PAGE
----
IQ, Race, and Heredity
To the Editor:
In “ ‘The Bell Curve’ and Its Critics” [May], Charles Murray does your readers a disservice by using the same standards of evidence and scholarship that he adopted in the book he wrote with the late Richard J. Herrnstein. By portraying himself as a persecuted scholar held to higher standards than other social scientists by his critics, he hints darkly at a unified conspiracy against him by like-minded but intellectually slovenly social scientists.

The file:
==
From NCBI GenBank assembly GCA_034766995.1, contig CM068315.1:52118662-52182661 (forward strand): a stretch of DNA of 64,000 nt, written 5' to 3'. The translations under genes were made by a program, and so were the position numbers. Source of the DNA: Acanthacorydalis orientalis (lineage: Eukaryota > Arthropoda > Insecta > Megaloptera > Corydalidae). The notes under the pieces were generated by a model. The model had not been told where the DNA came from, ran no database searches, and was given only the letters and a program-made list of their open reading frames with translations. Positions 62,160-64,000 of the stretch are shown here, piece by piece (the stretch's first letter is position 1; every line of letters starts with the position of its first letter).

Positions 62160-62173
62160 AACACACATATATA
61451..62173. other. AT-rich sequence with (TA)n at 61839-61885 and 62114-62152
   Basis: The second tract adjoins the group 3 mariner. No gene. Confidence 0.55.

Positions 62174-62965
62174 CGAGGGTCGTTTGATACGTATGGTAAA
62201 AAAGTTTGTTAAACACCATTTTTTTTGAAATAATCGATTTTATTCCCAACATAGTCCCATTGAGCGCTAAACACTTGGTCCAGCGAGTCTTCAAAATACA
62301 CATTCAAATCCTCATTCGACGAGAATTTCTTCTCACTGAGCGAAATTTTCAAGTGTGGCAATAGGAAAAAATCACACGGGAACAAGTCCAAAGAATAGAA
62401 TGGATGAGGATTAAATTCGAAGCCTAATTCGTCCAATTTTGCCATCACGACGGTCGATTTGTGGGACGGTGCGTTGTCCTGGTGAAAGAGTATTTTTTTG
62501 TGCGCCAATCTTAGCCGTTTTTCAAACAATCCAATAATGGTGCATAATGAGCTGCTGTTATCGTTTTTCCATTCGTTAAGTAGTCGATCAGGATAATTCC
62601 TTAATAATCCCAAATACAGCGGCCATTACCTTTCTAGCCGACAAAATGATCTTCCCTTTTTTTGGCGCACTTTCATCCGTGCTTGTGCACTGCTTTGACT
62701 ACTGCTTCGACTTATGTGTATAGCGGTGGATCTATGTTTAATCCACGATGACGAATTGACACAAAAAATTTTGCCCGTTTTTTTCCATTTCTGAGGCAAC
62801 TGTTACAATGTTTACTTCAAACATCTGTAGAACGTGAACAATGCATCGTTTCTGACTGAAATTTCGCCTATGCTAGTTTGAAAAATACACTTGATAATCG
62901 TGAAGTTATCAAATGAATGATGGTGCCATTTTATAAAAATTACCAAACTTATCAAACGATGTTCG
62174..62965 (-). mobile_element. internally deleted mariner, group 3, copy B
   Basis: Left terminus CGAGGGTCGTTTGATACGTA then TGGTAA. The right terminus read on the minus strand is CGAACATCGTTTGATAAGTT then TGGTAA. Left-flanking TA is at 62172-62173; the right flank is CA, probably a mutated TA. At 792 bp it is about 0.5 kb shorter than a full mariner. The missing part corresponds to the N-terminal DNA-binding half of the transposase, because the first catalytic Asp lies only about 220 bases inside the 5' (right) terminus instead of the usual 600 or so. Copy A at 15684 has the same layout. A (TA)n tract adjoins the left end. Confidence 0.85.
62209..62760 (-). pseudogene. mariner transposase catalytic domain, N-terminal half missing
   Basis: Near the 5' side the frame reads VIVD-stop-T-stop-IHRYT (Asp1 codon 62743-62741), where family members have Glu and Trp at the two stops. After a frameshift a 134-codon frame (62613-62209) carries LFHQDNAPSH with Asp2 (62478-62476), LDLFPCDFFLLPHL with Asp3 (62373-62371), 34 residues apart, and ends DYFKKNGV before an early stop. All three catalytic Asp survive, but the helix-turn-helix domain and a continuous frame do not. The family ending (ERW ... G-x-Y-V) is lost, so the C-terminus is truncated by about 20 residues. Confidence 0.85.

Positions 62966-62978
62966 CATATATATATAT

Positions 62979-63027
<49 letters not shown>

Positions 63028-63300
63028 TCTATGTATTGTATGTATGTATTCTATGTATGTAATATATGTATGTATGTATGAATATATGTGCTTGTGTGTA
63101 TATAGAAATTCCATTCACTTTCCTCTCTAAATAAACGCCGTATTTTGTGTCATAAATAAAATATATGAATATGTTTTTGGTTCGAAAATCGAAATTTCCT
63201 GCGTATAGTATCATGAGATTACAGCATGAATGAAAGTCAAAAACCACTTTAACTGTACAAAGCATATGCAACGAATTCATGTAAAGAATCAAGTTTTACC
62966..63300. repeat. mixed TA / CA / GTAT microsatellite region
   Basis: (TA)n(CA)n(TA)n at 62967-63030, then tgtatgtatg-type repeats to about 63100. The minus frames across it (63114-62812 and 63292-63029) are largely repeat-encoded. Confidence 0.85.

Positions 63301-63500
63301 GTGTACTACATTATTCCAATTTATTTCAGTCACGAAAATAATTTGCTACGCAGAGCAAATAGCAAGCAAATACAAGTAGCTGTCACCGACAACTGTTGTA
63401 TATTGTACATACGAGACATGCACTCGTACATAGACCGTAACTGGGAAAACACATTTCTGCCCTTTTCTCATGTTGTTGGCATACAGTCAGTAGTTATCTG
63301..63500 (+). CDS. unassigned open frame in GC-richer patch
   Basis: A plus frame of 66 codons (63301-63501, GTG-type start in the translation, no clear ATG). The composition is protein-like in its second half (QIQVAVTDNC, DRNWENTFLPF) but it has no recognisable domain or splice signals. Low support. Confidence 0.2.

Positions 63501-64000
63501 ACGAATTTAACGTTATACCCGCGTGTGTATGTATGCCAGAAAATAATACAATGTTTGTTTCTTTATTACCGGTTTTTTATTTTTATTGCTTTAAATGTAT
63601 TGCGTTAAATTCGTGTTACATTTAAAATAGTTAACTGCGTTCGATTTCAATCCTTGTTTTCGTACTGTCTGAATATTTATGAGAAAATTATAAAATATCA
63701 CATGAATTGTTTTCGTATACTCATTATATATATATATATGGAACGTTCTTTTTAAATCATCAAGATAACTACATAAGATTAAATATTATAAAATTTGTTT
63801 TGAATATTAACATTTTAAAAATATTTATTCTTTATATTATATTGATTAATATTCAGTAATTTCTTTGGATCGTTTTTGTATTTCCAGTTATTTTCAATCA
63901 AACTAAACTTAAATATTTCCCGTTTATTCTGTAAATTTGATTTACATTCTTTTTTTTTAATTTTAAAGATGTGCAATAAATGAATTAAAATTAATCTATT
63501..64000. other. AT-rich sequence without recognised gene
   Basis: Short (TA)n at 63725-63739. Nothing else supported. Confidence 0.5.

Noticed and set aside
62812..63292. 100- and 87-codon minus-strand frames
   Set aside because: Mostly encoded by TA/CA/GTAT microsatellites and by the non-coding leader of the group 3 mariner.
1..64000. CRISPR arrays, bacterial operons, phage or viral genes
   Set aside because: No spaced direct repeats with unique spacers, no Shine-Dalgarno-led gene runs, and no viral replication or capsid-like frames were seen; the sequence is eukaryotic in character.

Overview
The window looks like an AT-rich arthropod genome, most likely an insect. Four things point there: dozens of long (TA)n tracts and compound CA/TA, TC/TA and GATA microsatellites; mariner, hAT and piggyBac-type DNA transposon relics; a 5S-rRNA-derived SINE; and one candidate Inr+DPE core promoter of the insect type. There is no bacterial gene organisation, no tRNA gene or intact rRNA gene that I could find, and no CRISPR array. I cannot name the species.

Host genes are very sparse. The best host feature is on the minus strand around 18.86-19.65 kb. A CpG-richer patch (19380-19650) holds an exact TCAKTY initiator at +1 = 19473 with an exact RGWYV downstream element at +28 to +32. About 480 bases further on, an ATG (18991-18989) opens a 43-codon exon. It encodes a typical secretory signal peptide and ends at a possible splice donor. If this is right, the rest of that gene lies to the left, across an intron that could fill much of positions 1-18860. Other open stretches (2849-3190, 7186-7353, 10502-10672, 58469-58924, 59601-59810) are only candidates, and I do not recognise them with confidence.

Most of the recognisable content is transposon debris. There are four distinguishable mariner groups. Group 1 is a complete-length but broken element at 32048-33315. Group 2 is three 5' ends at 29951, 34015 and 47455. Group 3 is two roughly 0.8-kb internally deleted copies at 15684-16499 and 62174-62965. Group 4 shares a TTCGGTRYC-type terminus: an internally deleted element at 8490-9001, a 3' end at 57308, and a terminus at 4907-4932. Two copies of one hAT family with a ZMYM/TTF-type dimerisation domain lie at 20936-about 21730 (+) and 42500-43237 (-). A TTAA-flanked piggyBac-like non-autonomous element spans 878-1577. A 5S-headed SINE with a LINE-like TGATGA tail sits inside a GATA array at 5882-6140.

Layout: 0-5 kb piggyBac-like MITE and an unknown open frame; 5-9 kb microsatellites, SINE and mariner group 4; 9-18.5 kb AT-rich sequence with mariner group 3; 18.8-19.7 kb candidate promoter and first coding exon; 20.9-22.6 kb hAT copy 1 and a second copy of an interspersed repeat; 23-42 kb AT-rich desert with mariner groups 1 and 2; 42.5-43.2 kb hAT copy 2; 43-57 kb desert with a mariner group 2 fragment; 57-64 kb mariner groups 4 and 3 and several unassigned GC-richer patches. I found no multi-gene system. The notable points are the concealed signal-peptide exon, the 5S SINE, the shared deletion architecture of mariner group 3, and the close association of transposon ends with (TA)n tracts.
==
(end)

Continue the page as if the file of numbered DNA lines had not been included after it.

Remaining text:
The academic response to his book does not present a united front. There is much more subtlety to the criticism of his work than Mr. Murray’s broad-brush summary conveys. It is surely disingenuous for him to lump serious academic criticism with the inflammatory journalistic reviews that appeared in the popular press. As one of the critics mentioned by name, and the first person thanked in the acknowledgments section of The Bell Curve, I wish to report that Mr. Murray does not mention or respond to any of my substantive criticisms of his work, nor does he mention any of the fundamental points of agreement that have emerged in the literature that responds to his work. (My survey is scheduled for publication in the October 1995 issue of the Journal of Political Economy, the house journal of the University of Chicago. A more popular version appeared in Reason magazine, March 1995.)
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